In this series of posts I’m going to be giving you a warts-and-all look at the process of writing my next novel. Click here for Part 1 and Part 2.

Nepean River, Camden, NSW. Postcard company: Valentine's No. 3224
Nepean River, Camden, NSW. Postcard company: Valentine’s No. 3224. From here.

A couple of weekends ago we had to go to a wedding at Camden, which is a smallish town at the northern end of the Southern Highlands, about an hour’s drive south of Sydney (in fact it’s basically become a commuter town due to Sydney’s ridiculous sprawl). For various reasons, the wedding was on a Monday, so we decided to make a long weekend of it and explore the region, as this is the area where I’m planning to set The Dark Before the Dawn, and I really don’t know as much about it as I should.

The Southern Highlands is a gorgeous and fascinating part of the world, and if you’re ever visiting eastern Australia I can highly recommend it as a place for a weekend away. Situated on the Great Dividing Range – the mountain range that runs thousands of kilometres down the east coast of Australia, from southern Queensland to Victoria – the environment is all towering eucalyptus forests, sandstone gorges and meandering rivers. In the autumn the foliage is nothing short of spectacular.

Fitzroy Falls
Fitzroy Falls

The region is full of historic towns, beautiful bushwalks and great food and wine. It’s also got an amazing history, if that’s your thing – these towns were some of the first settlements on mainland Australia and were at the heart of the country’s developing wheat and wool industries.

This history is one of the main reasons I chose this area for the setting of The Dark Before the Dawn – because it’s brimming with bushrangers (like highwaymen or outlaws) and adventures and ghost stories and folklore. In short, it’s a rich vein for a writer like me and I don’t know why I didn’t think of mining it earlier. I suspect there’s the good old Australian ‘cultural cringe‘ involved – one of the things about growing up Australian is that most of us remain generally ignorant about the richness of our own history, as it’s not taught much in school (or at least wasn’t in my day). This is even more true when it comes to Indigenous history – it’s embarrassing how ignorant I am of Aboriginal history and culture.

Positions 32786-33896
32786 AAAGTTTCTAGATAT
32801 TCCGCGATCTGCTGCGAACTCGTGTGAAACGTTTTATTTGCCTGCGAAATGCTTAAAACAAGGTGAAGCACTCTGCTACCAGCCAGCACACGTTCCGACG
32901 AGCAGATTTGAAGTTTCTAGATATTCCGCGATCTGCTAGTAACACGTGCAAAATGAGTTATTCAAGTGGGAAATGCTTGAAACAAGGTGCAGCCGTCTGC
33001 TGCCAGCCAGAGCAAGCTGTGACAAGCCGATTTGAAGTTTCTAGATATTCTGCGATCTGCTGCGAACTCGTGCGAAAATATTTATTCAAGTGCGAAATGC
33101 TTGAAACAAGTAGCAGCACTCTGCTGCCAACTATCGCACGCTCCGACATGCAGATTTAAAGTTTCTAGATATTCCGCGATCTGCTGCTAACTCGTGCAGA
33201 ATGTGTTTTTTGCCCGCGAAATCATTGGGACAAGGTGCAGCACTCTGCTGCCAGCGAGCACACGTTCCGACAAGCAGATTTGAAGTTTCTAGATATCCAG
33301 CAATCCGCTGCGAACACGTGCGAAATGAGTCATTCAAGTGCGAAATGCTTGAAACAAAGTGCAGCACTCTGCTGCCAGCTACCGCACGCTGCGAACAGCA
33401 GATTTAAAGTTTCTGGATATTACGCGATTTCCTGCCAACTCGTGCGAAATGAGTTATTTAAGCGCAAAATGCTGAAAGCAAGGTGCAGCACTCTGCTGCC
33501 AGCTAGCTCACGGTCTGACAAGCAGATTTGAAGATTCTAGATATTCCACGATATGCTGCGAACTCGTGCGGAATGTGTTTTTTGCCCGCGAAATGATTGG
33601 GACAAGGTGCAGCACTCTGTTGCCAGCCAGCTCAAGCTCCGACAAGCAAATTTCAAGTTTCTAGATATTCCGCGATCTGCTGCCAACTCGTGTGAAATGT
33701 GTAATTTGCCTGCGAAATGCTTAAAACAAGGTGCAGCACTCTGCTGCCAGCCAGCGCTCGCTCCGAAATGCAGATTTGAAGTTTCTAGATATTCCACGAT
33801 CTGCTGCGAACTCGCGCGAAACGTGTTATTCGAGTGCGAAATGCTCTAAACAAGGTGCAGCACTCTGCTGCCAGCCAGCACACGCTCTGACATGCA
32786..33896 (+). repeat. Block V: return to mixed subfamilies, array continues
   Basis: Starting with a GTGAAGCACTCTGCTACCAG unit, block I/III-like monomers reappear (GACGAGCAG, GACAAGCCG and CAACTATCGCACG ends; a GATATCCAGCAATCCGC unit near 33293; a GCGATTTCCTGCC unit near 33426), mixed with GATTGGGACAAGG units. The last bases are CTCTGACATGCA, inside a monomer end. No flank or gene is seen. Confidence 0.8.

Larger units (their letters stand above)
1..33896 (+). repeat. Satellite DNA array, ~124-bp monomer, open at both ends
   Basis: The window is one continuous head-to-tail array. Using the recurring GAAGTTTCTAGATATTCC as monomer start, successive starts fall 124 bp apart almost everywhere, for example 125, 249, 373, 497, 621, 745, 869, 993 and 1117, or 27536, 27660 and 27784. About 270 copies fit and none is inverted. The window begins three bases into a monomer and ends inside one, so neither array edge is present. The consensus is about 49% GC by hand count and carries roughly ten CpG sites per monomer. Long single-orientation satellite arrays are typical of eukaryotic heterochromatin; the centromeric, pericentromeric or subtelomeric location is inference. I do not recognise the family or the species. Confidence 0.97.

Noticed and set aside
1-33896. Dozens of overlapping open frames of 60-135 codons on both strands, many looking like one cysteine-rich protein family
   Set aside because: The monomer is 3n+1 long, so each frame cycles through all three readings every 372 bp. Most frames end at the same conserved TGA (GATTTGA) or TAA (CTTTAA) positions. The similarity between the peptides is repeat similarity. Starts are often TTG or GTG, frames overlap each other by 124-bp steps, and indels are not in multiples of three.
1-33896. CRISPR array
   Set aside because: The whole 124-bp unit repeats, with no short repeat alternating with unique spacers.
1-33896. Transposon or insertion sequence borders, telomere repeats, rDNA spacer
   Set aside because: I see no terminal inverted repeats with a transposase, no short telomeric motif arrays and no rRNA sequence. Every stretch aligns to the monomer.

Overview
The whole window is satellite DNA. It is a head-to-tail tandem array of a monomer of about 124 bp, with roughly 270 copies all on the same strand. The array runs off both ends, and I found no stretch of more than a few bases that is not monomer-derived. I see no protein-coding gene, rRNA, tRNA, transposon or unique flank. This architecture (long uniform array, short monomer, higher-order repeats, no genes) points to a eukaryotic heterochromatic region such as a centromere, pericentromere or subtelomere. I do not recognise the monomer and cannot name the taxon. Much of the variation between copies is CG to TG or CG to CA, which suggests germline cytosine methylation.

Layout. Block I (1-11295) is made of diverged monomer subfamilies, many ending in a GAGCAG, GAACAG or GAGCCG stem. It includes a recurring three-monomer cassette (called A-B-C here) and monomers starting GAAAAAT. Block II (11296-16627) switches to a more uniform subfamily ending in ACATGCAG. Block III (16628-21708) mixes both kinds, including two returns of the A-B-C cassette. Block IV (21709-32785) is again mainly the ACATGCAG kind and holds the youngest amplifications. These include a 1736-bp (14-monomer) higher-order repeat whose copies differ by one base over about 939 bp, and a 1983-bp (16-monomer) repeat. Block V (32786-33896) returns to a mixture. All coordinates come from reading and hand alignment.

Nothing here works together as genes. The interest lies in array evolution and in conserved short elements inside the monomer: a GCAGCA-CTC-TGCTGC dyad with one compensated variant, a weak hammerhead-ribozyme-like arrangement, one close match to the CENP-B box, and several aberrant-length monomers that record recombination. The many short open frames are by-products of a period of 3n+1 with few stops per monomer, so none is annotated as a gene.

Anyway, since we were in the area I decided to visit some of the places I’d been thinking about in the context of the story, and the first stop was Bargo. Bargo was an important staging post before the railway went through, and the infamous Bargo Brush was home to the highest concentration of bushrangers in the colony (the Bargo Brush was a particularly thick type of scrubby bush, which made it perfect for bushrangers to hide out in and attack coaches). I’d expected Bargo to be a historic town like Bowral, Camden or the other smaller Southern Highlands villages, with their colonial architecture and museums, but I was sorely disappointed – there was nothing there but a meagre collection of shops and a cluster of houses that wouldn’t have been out of place in the suburbs of Melbourne or Sydney. We stopped for lunch at the local takeaway joint (which did pretty good burgers, I have to say) and then went on our way.